Fay Godwin is probably one of the finest landscape photographers of her time. She was born in Berlin, Germany in 1931 her father a British Diplomat, mother an American artist.
Her education took her to various schools all over the world but she settled down to live in London.
During the mid 1960’s she became interested in photography by photographing her own children and neighbours although she had no formal training. Her marriage dissolved and her husband shortly after her divorce passed away.
She began to carve a career out of photography by taking portraits professionally of writers. Fay was a keen reader but realised that the work was limiting.
She started to photograph writers and at the same time was diagnosed with cancer but went on to make a full recovery. John Fowles, author invited her to work with him on a book, which took her photography in a new direction.
Landscape photography became important because naturally things became important to her after undergoing orthodox medicine she turned to holistic and complementary therapies. This enhanced her feelings towards the natural world and landscape photography.
Fay explored the landscape documenting locations, which were published the first of those being ‘The Oldest Road’, with the writer J.R.L Anderson, and toured with an exhibition from the series in 1975. She collaborated on a further eight books during her career.
Her work documented the changing landscape of Britain often depicting scenes, which some historical societies found controversial. One photograph in particular of Reculver Towers, an old roman fort in Kent showed a caravan park juxtaposed with the ancient structure. This was criticised for placing the ‘modern caravans’ against the old abbey ruins and did not show them in good light.
A further example of this with Richborough Castle, Kent a Roman fort. Fay has composed the image to show the three cooling towers of the now demolished power station between a gap in the wall. (Fowles and Jeffrey, 1985, p. 109)
John Fowles writes in his essay in Land, (Fowles and Jeffrey, 1985, p.13) ‘The camera cannot really reveal the grim truth that now lurks in the fields. the copses and woods. the distant valleys and hillsides of contemporary Britain. We have done unimaginably dreadful things to our countryside’s in these last fifty years. We have destroyed an incalculable number of hedges; profoundly changed 95 per cent of our natural lowland meadows. with their once countless flowers.’
Fay was aware of the general public perception of the countryside extended to the fairly new idea of county parks and not really connected with the true countryside compounded by countless books filled with ‘pretty postcard’ photographs. She realized that to live in the countryside people who inhabited the spaces had to earn a living and to do so would mean building on it.
She explored our historical monuments such as Avebury, which she found quite mysterious. The composition of these images makes you wonder how or why a solitary stone has been placed in a vast landscape rather than painters such as John Constable who in 1836 painted Stonehenge in great detail. Fay’s images are crude, simple as if the stones were randomly placed and their purpose long forgotten.
I am impressed by her work and simplistic composition showing how our heritage that once was has fallen into ruin and sites that we should have access to such as Stonehenge are no longer free to roam around but fenced in.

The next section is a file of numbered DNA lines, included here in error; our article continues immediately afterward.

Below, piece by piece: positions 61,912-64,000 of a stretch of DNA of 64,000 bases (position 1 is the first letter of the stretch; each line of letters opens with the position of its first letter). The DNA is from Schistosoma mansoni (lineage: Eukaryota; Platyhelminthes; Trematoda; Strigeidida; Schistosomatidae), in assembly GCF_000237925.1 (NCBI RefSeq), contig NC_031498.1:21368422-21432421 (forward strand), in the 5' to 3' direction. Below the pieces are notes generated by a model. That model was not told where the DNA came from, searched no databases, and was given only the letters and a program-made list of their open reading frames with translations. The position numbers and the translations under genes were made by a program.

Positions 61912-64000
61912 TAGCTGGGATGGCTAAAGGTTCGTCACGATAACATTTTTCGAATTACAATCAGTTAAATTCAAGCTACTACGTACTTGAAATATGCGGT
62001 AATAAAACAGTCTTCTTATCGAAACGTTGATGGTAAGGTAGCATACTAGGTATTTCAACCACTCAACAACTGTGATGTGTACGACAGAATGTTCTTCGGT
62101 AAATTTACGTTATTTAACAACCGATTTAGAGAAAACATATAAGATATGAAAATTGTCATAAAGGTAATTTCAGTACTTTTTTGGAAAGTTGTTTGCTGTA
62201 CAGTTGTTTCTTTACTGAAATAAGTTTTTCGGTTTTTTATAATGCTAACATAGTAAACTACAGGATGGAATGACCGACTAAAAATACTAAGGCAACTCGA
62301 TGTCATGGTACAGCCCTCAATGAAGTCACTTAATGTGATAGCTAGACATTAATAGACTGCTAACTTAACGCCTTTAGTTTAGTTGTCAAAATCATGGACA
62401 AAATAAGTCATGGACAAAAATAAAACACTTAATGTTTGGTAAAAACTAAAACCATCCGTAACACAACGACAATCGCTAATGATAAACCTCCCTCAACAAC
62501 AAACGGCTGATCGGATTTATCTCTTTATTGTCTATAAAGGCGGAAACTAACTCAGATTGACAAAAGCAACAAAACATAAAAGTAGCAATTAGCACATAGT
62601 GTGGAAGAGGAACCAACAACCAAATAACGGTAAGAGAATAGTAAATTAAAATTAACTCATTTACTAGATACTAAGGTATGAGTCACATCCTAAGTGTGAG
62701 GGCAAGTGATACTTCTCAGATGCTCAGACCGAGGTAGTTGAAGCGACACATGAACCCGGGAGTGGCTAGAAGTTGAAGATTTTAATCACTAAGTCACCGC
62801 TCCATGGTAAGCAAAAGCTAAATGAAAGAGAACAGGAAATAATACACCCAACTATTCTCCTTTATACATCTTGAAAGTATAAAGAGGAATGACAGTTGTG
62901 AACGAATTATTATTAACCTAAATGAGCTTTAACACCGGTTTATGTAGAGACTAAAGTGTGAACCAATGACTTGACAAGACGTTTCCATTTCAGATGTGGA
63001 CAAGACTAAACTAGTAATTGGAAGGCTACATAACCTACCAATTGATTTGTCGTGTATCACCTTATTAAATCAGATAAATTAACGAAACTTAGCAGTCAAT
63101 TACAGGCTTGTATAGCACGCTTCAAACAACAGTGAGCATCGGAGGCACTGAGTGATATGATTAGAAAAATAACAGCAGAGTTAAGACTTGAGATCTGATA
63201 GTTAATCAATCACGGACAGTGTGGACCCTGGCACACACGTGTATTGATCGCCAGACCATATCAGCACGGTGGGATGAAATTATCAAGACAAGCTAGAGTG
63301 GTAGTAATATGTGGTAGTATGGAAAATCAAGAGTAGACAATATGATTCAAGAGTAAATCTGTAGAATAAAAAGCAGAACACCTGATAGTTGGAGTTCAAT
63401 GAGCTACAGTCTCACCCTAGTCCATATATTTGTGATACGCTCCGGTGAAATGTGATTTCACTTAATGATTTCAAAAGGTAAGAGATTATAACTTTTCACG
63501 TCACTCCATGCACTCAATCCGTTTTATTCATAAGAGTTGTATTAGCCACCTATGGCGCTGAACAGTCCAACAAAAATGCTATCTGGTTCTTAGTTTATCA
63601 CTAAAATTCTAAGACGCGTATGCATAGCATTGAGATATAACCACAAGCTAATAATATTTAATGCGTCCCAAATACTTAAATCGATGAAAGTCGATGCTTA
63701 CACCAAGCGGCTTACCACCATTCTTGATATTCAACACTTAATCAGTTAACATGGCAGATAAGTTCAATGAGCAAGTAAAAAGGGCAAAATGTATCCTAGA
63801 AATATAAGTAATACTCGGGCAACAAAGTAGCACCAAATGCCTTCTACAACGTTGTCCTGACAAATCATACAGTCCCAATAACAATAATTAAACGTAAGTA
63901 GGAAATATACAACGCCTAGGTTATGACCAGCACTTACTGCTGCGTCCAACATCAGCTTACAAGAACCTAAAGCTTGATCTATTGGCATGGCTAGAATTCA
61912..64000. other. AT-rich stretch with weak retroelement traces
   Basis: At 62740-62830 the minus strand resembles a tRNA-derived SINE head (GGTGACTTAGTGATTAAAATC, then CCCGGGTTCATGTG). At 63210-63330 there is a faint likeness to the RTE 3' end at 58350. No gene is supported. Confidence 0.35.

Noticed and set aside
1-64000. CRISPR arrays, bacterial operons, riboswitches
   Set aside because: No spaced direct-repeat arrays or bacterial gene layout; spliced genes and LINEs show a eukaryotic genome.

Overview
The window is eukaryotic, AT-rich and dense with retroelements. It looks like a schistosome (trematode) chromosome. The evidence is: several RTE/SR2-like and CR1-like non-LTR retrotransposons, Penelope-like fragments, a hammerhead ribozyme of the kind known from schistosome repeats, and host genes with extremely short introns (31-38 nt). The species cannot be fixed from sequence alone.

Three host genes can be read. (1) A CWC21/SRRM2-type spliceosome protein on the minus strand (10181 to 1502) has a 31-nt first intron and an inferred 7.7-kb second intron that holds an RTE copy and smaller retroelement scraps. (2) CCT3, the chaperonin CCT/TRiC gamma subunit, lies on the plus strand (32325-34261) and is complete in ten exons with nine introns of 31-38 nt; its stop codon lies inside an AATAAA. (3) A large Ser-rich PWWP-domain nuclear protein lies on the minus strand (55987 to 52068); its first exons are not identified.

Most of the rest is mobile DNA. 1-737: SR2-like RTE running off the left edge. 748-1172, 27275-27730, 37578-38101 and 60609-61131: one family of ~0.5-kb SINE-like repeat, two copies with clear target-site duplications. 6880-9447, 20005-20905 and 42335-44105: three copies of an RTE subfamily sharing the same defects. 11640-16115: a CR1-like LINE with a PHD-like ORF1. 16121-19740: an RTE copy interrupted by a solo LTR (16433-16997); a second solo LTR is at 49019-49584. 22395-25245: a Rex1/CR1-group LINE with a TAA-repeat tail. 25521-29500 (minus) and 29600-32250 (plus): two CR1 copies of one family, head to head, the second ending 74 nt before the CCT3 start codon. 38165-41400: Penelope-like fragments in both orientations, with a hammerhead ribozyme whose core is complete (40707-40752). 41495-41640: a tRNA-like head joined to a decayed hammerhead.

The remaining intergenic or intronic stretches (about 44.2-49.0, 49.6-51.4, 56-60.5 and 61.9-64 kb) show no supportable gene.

The photographs at the beginning of ‘Land’ in particular Glencoe shows a complete lack of human habitation or animals. She admits that these are somewhat depressing because of the lack of interest but they show the rugged, rough and inhospitable land and a feeling of isolation.
I am particularly interested in her work on the Romney marshes. I live in North Kent and have visited Romney Marsh on numerous occasions during my course. Fay gives a sense of a vast barren, desolate, wild but inhabited landscape exposed to the elements. The images are raw and powerful.
In contrast to her images in the Saxon Shore Way, which documents the walk from Gravesend to Rye it shows local images to my home of the marshes near Faversham. I find it intriguing that in less than three decades how much we have lost of our landscape and yet ‘Rotting car, Cliffe Lagon’ is something which Fay returned to time after time documenting its erosion. (Fowles and Jeffrey, 1985, p.111) She talks about the rotting car in a video online. (protesilao1057)
I found a similar scene a couple of miles from my home of two burnt out and discarded cars in what was once a thriving cherry orchard awaiting their final journey to the scrap yard. I have been fascinated by them ever since they were exposed and photographed them at different times of the day and over the course of the summer.
Society has not moved on it would appear that we still live in this throwaway society and it does not matter that we are destroying our countryside or what impact we have on it.
During my research I found it strikingly similar that both Fay and Kirsty Mitchell had both gone through a traumatic time and turned to photography as a source of solace, inspiration, therapy and way of coping. Personally, I look at my life and photography has given me the opportunity to express my feelings and my view of the world I firmly believe that photography is a healer and by sharing my work it has inspired others as both these photographers have inspired me.
Fowles, J. and Jeffrey, I. (1985) Fay Godwin: Land. London: Heinemann.
protesilao1057 (no date) Fay Godwin – ‘Paesaggi’. Available at: https://www.youtube.com/watch?v=4JE8I44Ak7o (Accessed: 3 August 2016).
‘Snapshot’ (no date). Available at: https://www.onlandscape.co.uk/2011/01/master-photographer-fay-godwin/ (Accessed: 3 August 2016).